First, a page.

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An East Sussex County Council leader who voted himself a large pay rise has defended his decision, has told ITV Meridian he is "worth that sort of money".
Conservative councillor Keith Glazier, successfully won the right to boost his income by 37% and will now earn £46,700 a year in allowances.
It comes after the decision was taken last week by county councillors who voted to pass the recommendations, which included a 9% increase for all councillors and a 37% bump in the extra allowance taken by the leader.
Cllr Glazier faces tough criticism from opposing Party councillors for accepting the decision, after seven libraries in the area are facing closure, following an announcement by the Council that it needed to save at least £17 million this year. Under current council plans, a total of £58 million must be saved by 2021.
But he says, the decision was made to boost his earnings following a recommendation by an independent report, that the Council accepted.
Earlier this month, the Council launched an online video campaign called the “Stand Up For East Sussex” initiative, which encouraged residents to sign a petition demanding an urgent intervention over the spending on public services.
Cllr Glazier spoke to ITV Meridian to explain the situation.
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Councillors at West Sussex County Council are due to discuss plans over the future of the area's libraries. It comes following the launch of a 12-week public consultation in neighbouring East Sussex, which could see up to a quarter of its libraries closed. The motion is due to be debated on Friday.
Hampshire County Council has an annual budget of almost £2 billion pounds. That money is spent on public services like education, roads, libraries, public health and waste disposal.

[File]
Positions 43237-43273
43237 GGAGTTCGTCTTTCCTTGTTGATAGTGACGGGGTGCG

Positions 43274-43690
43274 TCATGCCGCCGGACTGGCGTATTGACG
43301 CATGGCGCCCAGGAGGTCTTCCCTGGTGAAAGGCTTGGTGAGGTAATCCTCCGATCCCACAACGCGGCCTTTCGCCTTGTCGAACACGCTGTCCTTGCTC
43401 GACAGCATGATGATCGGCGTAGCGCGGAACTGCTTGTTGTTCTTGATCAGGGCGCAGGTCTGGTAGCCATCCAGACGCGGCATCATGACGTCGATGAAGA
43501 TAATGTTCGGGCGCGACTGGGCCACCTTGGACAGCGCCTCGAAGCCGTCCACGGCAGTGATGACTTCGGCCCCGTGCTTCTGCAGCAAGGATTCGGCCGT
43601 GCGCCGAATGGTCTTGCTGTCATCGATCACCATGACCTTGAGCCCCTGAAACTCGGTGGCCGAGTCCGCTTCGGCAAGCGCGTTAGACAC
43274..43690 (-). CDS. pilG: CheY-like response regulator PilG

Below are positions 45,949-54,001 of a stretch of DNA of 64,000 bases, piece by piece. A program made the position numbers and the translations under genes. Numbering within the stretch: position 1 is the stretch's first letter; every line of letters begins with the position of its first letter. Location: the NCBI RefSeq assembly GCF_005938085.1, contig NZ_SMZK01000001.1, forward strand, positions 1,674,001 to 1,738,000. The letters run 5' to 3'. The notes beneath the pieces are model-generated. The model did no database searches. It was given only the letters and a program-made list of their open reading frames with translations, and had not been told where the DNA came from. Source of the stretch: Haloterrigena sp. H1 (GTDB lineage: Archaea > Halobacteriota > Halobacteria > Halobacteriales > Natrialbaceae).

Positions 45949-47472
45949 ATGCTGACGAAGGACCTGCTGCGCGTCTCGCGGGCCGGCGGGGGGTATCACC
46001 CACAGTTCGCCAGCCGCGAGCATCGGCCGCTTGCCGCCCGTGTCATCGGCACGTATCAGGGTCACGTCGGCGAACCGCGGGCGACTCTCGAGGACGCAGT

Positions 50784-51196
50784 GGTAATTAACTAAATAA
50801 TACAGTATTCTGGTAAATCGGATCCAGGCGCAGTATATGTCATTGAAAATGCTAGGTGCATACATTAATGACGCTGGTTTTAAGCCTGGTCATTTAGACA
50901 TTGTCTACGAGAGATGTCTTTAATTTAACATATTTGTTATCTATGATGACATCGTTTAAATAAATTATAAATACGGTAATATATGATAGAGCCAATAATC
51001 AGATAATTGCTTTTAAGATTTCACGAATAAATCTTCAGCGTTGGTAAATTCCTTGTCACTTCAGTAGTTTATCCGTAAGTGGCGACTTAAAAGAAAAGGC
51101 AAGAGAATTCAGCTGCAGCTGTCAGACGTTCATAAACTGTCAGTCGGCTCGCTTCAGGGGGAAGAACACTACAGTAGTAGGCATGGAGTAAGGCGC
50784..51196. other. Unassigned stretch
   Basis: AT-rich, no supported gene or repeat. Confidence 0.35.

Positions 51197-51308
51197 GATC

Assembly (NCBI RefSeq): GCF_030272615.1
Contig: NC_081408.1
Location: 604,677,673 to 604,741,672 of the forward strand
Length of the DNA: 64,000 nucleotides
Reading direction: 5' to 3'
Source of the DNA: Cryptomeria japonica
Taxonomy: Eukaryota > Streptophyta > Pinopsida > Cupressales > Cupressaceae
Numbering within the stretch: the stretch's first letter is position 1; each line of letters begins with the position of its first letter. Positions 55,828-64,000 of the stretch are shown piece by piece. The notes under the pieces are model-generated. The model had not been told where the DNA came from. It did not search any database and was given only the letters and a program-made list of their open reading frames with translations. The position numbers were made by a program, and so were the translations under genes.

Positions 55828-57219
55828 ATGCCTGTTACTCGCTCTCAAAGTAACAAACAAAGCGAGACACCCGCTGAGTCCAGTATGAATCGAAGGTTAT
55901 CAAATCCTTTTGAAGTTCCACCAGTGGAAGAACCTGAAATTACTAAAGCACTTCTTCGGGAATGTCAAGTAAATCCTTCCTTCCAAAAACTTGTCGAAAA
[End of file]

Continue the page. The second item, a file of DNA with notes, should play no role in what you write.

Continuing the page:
So far - since central Government's funding began to be cut in 2008 - the council has saved £340 million from its budget.
Because of the rising cost of adult social care - like services for the elderly - it has increased council tax. Despite that, it says it faces a budget shortfall of £140 million.
We have been reporting for some time now, the extent of the financial challenge that we continue to face. With our revenue support grant from Government soon coming to an end, together with rising inflation and significant increases in the numbers of elderly people, younger adults and children needing care - the pressures are mounting.
Members of the public, for good reasons, tend not to see the children in the care of the County Council, or those on the 'at risk register', but there is no doubt in my mind that they must be our highest priority to protect.
We are limited on the level by which we can increase council tax, and changes to the law would be needed to enable us to introduce or increase charges for some services - even though residents have indicated they would prefer to make contributions for some discretionary services rather than lose them.
The financial outlook remains extremely challenging. It's going to be very difficult indeed to achieve a further £140 million of savings, on top of the £340 million of spending reductions we have had to make since our funding from central Government began to reduce in 2008.
A final decision on where the cuts will be come wil be made by full council on November 2.
Boris Johnson has backed Theresa May in his Sunday newspaper column, writing, "the people of this country don't want” another election.Read the full story ›